Ligated loop experiments. Mice were pretreated with broad-spectrum antibiotics for 5 days and anesthetized with chloral hydrate (350 mg kg−1 body weight, intraperitoneal). Terminal ileal or jejunal ligated loop was injected with 100 μl DyLight 488-labeled or unlabeled H9N2 WIV (HA concentration, 0.2 mg ml−1) plus CpGs (20 μg per mouse) or the same volume of PBS (0.01 M), and 0.5 or 2 h later, intestines and MLNs were removed, embedded in OCT (Tissue Freezing Medium, Sakura, Torrance, CA), and cut into 8 μm for immunofluorescence as below. For FACS analysis, cells were prepared as described previously.15 In brief, terminal ileal or jejunal segments were treated with PBS containing 10% fetal bovine serum and 10 mM EDTA. The intestinal epithelium-associated cells were released by gentle rotation for 15 min at 37 °C. Cell suspensions were filtered consecutively through 100- and 40-μm cell strainers, stained with APC-CD11c and PE-CD103, and analyzed by FACS.
Generation of DCs. DCs were generated as our advanced method.60 In brief, bone marrow was obtained from femurs and tibias of wild-type male C57BL/6 mice and treated with red blood cells lysing buffer (Beyotime). The bone marrow cells were differentiated into DCs by resuspending the cells in complete medium (RPMI-1640 (Invitrogen) supplemented with 10% fetal bovine serum, 1% penicillin/streptomycin, 10 ng ml−1 granulocyte-macrophage colony-stimulating factor, and 10 ng ml−1 IL-4 (PeproTech, Rocky Hill, NJ)) and plated at 1 × 106 cells per ml in 6-well plates. Nonadherent granulocytes were removed by discarding the culture medium after 60 h of culture. After 6 days of culture, nonadherent and loosely adherent cells were harvested and centrifuged to remove debris and dead cells, then transferred into six-well plates, and cultured overnight in complete medium. Only cultures with >90% cells expressing CD11c by FACS were used for the experiments.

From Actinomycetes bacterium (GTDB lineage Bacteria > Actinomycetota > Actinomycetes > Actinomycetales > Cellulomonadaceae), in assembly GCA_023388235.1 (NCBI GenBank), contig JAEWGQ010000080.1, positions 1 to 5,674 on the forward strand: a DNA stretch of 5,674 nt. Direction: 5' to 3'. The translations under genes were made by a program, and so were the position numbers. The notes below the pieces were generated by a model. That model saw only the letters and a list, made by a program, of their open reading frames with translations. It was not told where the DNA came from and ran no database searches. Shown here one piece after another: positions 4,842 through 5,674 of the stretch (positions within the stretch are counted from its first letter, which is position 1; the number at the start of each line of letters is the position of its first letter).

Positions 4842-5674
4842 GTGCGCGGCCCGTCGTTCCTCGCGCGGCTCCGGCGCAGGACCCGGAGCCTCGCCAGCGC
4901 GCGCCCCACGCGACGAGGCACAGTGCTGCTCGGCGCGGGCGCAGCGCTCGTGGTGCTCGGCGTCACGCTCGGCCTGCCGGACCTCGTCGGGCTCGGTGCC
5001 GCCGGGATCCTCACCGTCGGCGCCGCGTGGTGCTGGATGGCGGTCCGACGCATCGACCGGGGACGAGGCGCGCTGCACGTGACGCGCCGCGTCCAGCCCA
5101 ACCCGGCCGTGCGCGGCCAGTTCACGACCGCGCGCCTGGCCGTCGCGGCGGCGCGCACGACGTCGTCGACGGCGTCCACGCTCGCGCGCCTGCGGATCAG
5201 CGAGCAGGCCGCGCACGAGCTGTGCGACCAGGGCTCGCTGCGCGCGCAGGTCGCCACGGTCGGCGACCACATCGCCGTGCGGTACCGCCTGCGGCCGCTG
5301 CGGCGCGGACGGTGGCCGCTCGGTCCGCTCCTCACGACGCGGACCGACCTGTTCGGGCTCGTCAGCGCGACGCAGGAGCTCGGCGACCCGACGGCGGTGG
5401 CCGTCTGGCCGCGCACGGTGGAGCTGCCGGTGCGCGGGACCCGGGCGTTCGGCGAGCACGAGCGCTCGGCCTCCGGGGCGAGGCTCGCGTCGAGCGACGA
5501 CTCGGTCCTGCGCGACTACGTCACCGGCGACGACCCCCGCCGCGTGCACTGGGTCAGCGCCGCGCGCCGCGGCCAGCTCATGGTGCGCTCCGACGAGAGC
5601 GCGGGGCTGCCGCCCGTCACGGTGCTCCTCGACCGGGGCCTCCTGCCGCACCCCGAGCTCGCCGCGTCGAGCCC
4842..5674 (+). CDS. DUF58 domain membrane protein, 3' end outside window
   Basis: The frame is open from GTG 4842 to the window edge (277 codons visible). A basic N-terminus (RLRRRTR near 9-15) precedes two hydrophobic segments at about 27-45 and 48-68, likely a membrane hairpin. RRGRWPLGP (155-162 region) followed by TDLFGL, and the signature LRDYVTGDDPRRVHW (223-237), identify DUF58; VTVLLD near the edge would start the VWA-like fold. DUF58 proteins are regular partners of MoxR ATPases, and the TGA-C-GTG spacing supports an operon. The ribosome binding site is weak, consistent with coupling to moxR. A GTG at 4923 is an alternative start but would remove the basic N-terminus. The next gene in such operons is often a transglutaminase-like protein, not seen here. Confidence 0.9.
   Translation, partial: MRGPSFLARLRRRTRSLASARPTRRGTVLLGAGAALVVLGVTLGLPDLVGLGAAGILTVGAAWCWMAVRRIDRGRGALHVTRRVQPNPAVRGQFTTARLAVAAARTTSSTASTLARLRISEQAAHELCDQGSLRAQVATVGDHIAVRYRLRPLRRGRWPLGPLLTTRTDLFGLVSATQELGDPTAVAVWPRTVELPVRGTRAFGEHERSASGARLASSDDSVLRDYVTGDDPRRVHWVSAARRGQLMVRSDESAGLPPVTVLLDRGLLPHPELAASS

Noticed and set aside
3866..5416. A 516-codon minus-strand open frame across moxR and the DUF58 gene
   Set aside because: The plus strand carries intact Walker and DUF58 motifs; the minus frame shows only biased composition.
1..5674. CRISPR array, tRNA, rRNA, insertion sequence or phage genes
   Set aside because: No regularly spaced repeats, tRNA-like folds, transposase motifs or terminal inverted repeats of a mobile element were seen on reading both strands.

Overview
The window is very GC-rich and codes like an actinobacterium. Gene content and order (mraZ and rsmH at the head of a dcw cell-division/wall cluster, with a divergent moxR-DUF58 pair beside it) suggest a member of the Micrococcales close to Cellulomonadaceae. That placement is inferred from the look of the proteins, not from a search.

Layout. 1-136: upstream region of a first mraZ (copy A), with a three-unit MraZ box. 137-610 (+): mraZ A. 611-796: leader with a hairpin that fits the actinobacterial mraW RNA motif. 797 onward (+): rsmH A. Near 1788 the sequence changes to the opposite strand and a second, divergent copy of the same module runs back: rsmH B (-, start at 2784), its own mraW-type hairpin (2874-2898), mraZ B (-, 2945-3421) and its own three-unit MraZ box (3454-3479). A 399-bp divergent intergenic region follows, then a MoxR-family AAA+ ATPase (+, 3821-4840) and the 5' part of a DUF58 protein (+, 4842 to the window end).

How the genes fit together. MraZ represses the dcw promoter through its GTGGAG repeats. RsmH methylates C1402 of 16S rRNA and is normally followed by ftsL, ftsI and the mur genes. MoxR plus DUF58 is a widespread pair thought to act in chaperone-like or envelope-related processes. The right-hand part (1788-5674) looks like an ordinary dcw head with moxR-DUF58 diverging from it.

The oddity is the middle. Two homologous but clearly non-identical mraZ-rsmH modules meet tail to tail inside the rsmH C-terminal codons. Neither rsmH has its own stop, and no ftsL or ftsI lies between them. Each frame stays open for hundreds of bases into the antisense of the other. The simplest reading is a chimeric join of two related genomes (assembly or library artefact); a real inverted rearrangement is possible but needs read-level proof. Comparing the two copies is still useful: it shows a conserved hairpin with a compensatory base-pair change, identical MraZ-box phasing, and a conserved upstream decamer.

DC/EC coculture system. Caco-2 cells were seeded on the upper face of ThinCert membrane inserts (pore size, 3 μm; Greiner Bio-One, Frickenhausen, Germany) in a 24-well plate. The cells were maintained until steady-state TEER of ∼300 ohm × cm2. Filters were turned upside down and then DCs (5 × 105) were cultured for 4 h on the filter facing the basolateral membrane of ECs to let the cells attach to the filter. Filters were then turned upside-down again into 24-well plate. DyLight 405- or 488-labeled or unlabeled H9N2 WIV (HA concentration, 10 μg ml−1) plus CpGs (CpG concentration, 10 μg ml−1) or not were incubated always from the apical side. TEER was measured using a Millicell-ERS epithelial voltohmmeter (Millipore, Bedford, MA) at different incubation time points. Then, DCs were collected from the filters by gentle centrifugation for uptake analysis, phenotype assays, and mixed lymphocyte reaction. Another portion of filters including cells was either fixed with 4% paraformaldehyde for 0.5 h at 4 °C and processed for CLSM or fixed with 2.5% glutaraldehyde and processed for transmission electron microscopy, as previously described.61 Culture supernatants were collected after 24 h from the basolateral side of ECs for cytokine assays.